LikeLiked by 1 person
6 person Omega I cabins?
Remontees-mecaniques user Genius2_2 was on the lift at the time and provides another first person account:
“I was there during the accident. I was in a cabin leaving the station when the emergency stop occurred. Our cabin was at full speed because close to engaging on the cable. Obviously, we were not shaken given the position of our cabin but it moved forward and back several times before the complete stop. I did not see the cabins on the line being shaken because I was sitting with my back to the mountain.
At the time, the operator did not seem aware of the seriousness of the situation, believing that he was facing a simple routine emergency stop.
My father was in a cabin at pylon # 5 when the lift stopped. There were 5 of them in this cabin with friends. We received a call a few minutes after the stop. He told us that their cabin had lost a window following an impact following the stop. Indeed, during the stop, there was a very strong rocking of all the cabins, so strong that it went to touch the pulley train of the pylon.
Some cabins have lost one or two windows. Several pairs of skis fell into the track under the lift.”
“photo corresponds to the cabin where my father was. We do not see the missing window because it is the one on the side. If we look closely at this photo, the left attachment of the cabin has bent under the force of the impact.”
“shows another cabin having lost its front window. We even see the trace of the impact on the cabin at the top of the window opening.”
“shows this window on the ground.”
The gondolas reopens today, March 1st 2020.
Here a translation of the press release yesterday:
« Representatives of Mont-Sainte-Anne announce that the gondola station will be operational as of 1 st March 2020.”Careful inspections and tests have been carried out, under the guidance of expertsof the manufacturer and the supervision of the authorities concerned, on all components of the gondola. The compliance, proper functioning and security of theski lift have been confirmed. The Régie du bâtiment du Québec therefore gavegreen light for reopening, “said Maxime Cretin, Vice-President andgeneral manager of Mont Sainte-Anne.The inspection concluded that the accident was not caused by a breakage of equipment, human intervention or operational error, but by a independent, external and unpredictable event. The source of the event comesof a voltage variation on the power supply upstream of the station which has generated an engine deceleration and an abnormal oscillation of the cable.The emergency brake was activated as expected, stopping the gondola.The gondola in question complies with all safety criteria and all laws and regulations in force. It is, moreover, the first time that such an event has occurred. Mont-Sainte-Anne is deeply committed to delivering the highest standards ofsecurity, and to continually invest in its ski lifts.”We are aware that this accident was trying for the people who were at on the cable cars, as well as a concern for our customers and our employees. We have taken and are still taking this situation very seriously. Rest assured that wehave taken all the necessary measures and worked with the best experts to determine the source of the accident and respond appropriately, ”adds Cretin. Everyone in the gondola was quickly picked upcharge by the team of first responders from Mont-Sainte-Anne, as well as the services emergency. Customer service contacted each passenger to verifytheir condition and provide them with resources when needed. »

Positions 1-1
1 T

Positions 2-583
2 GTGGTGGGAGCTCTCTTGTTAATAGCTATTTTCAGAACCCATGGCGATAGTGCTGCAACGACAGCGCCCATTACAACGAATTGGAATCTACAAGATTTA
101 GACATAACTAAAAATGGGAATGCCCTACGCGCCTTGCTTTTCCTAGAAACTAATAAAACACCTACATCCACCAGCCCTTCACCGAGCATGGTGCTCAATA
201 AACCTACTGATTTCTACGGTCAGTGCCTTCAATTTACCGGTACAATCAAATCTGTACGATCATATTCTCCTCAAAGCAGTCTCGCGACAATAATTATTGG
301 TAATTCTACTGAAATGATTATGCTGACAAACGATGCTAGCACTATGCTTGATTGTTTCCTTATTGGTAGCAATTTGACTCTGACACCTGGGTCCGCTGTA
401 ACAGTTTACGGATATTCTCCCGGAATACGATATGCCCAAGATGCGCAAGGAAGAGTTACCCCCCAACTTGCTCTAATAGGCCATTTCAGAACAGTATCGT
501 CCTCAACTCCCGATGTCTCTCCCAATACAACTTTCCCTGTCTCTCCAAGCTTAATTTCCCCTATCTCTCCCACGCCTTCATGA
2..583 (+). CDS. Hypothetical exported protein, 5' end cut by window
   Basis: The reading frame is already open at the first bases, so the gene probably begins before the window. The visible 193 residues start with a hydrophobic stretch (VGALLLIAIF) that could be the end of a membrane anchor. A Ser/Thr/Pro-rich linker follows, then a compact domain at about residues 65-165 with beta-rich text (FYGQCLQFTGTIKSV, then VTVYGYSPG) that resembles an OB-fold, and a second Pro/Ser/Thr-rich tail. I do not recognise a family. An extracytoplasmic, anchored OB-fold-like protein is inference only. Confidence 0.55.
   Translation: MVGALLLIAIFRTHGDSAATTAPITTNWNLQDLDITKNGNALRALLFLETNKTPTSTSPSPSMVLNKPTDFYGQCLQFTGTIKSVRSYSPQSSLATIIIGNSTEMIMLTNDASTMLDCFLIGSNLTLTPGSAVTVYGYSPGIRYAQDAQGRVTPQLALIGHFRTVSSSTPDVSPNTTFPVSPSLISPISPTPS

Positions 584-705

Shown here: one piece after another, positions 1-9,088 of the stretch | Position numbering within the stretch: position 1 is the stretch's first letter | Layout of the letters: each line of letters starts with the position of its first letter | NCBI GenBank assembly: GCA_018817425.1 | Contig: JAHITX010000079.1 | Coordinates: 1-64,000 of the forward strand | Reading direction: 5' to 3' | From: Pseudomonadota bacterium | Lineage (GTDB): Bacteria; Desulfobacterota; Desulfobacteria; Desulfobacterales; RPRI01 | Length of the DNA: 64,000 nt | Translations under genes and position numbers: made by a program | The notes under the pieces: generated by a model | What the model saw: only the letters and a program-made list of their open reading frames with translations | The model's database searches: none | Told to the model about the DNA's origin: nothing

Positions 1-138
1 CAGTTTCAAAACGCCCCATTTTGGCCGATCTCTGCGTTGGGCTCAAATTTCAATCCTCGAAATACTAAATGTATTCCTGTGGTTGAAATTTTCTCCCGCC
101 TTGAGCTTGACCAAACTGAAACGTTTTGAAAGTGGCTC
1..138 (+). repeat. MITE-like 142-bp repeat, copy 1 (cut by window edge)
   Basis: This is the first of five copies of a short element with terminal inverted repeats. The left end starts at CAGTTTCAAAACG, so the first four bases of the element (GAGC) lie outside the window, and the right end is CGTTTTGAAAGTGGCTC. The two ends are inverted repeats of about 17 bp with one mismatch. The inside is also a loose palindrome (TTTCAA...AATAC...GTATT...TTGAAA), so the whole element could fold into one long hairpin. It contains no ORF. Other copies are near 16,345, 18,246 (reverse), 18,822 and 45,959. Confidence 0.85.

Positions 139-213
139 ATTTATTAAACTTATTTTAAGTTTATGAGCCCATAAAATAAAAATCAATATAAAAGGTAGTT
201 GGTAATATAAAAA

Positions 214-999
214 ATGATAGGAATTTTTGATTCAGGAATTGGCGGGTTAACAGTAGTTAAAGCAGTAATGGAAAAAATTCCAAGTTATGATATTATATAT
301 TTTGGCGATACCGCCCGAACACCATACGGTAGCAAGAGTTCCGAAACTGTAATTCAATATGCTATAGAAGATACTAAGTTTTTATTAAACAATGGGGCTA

Could you post the link to this, please?
Sounds like the AC line voltage variation caused the DC Drive to malfunction????
The emergency stop in it’s self shouldn’t cause that kind of abrupt stop.
Would be nice to get a few more details???
If the drive is being fed varying voltages from the grid it can surge or lag. Most likely the lift was already bouncing from that when the drive safeties kicked in, which dropped the brakes and compounded the swinging. Wild guess based on experience.
Yeah depending the age of the Drive, analog or digital. Guess some line reaction could have occured before the Drive safeties caught it??
If the lift was decelling at the time I suppose a dip in the AC line voltage could have caused an inversion fault???
Sounds like they crashed it again today 3/13 ???
There was a second incident on Wednesday. https://globalnews.ca/news/6662558/mont-sainte-anne-ski-lift-malfunction/
Are you saying something else happened today?
No saw it on news feed today.
We were at MSA during the 2nd incident. The heavy rains the day before and the freeze up overnite resulted in less than ideal ski conditions at MSA so there were not too many people on the hill. There were 32 people on the gondola at the time. The cause — same as the first incident. Several threads on the their Facebook page .